This responsibility upon the hearer is also recorded in the New Testament as Jesus concludes His sermon on the mount (Matthew 7:24-27). The story of the wise and foolish builders relay to us the importance of what we do with God’s Word. Those who do God’s Word are like a wise man that builds on the rock, “And the rain descended, and the floods came, and the winds blew, and beat upon that house; and it fell not: for it was founded upon a rock” (vs. 25). Those individuals who hear the Word of God but do not obey are likened to the foolish man who builds his house on the sand, “And the rain descended, and the floods came, and the winds blew, and beat upon that house; and it fell: and great was the fall of it” (vs. 27). As far as we know, the two men used the same blueprints for their homes and were identical in every way except one, their response to God’s word (the foundation) was different. In the judgment, we will give an account to our response to God’s revelation of Himself through the written Word.  We will stand if we build on God’s Word, but we will fall if we do not.

Preacher, remember the Words of Paul to Timothy, “All scripture is given by inspiration of God is profitable for doctrine, for reproof, for correction, for instruction in righteousness: that the man of God may be perfect, thoroughly furnished unto all good works” (2 Timothy 3:16-17). We can trust that God’s Word is His Word.  We can rest that as it was transmitted through the years that the Holy Spirit preserved it for us today. Hence, now to every preacher I say with the apostle Paul, “I charge thee therefore before God, and the Lord Jesus Christ, who shall judge the quick and the dead at his appearing and his kingdom; Preach the word; be instant in season, out of season; reprove, rebuke, exhort with all long suffering and doctrine” (2:1-2).

Related Posts

The Preacher’s Library

Studying Scripture and the role of the Holy Spirit

Reference

Adams, Peter (2004) Speaking God’s Words: A Practical Theology of Preaching. InterVarsity Press.  Downers Grove, IL

Nehemiah – God’s Change Agent (Ch. 3)

Projects are sometimes complicated and slow.  However, the organization of a group can prove to be a useful companion in accomplishing tasks.  Chapter three shares in a detailed log how the people were divided into groups (primarily by families) and the particular area that they rebuilt and repaired.  It is the first of four lists of names found in the book (3, 7, 10, and 11-12).  Skipping over these lists is tempting.  However, in our approach toward leadership and change, we find two critical lessons from this chapter: appreciation and strategic change.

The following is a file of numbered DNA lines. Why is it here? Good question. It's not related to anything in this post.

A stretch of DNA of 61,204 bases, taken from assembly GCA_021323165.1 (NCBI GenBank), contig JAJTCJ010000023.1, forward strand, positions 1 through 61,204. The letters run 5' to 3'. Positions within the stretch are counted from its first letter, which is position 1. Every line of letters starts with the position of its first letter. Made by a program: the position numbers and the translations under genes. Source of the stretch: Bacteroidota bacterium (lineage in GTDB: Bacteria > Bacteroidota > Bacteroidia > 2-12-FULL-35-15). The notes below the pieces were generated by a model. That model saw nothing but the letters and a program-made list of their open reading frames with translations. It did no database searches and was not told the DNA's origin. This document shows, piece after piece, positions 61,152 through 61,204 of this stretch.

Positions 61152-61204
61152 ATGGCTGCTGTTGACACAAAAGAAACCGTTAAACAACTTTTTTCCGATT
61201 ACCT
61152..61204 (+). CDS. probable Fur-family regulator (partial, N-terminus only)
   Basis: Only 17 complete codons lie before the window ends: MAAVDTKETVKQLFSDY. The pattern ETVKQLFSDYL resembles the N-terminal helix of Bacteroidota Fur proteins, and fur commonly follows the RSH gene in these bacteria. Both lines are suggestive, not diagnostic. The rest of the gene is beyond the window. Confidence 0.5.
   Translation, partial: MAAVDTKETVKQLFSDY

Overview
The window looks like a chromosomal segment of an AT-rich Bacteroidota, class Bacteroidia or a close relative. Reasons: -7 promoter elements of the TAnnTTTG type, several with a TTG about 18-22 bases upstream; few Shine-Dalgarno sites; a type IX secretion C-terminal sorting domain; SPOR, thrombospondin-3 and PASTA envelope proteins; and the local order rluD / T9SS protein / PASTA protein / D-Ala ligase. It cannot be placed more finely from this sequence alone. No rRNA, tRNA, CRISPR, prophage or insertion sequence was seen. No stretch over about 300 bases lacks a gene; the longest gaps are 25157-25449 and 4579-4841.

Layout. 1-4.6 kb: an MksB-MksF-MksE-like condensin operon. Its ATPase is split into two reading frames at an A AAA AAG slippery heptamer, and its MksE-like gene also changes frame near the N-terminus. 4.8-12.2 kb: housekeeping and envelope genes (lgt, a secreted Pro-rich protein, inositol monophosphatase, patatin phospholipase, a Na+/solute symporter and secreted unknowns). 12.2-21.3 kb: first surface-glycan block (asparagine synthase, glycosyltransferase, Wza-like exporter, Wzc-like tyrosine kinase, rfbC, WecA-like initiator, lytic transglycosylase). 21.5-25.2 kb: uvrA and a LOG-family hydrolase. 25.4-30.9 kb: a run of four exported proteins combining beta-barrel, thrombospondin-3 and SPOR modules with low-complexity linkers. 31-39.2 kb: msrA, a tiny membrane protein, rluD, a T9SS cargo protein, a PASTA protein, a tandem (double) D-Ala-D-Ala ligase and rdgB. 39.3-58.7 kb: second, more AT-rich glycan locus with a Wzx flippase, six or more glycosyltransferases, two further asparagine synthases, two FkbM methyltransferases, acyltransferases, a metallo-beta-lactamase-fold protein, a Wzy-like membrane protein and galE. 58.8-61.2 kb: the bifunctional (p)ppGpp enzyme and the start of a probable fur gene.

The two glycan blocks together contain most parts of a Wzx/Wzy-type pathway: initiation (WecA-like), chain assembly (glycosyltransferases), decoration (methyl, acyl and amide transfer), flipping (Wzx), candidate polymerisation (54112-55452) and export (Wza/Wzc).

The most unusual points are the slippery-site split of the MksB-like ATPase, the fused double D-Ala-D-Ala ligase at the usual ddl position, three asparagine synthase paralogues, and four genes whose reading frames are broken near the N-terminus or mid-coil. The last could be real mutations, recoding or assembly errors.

Appreciation

I usually consider it dangerous to recognizing people during a church service as either guest or for appreciation because often someone is left out unintentionally.  Still, people like to feel appreciated.  The reward for faithfulness is great for strengthening people’s loyalty, the direction they are going, and for their personal encouragement.  This can take place with sending a letter, an uplifting word, public recognition, a gift or something else befitting the work and person receiving the appreciation.  For these people, Nehemiah is giving them an enduring legacy in God’s Word.

Strategic Change

We have already talked about burden, vision, and mission but we now change direction toward putting things to work.  For leaders to create movement from the present reality toward the future vision, the intentional creation of a strategic plan for change is needed.  And, there are plenty of good, solid theories about how change takes place.  However, when it comes to Churches, they have a unique and spiritual design.  This happens because of the focus of the church is on worshipping God and making disciples.  The goals of the church are different than that of other non-profit or profit organizations.

How should Churches proceed?  Well, the first step forward has been created in the previous two chapters.  Prayer, carrying a burden, speaking with other leaders and creating a shared vision, understanding the resources available, and the size of the task have all been important pieces of change.  First, let’s look at Scripture and its encouragement to planning as a wise endeavor if we seek to keep God first.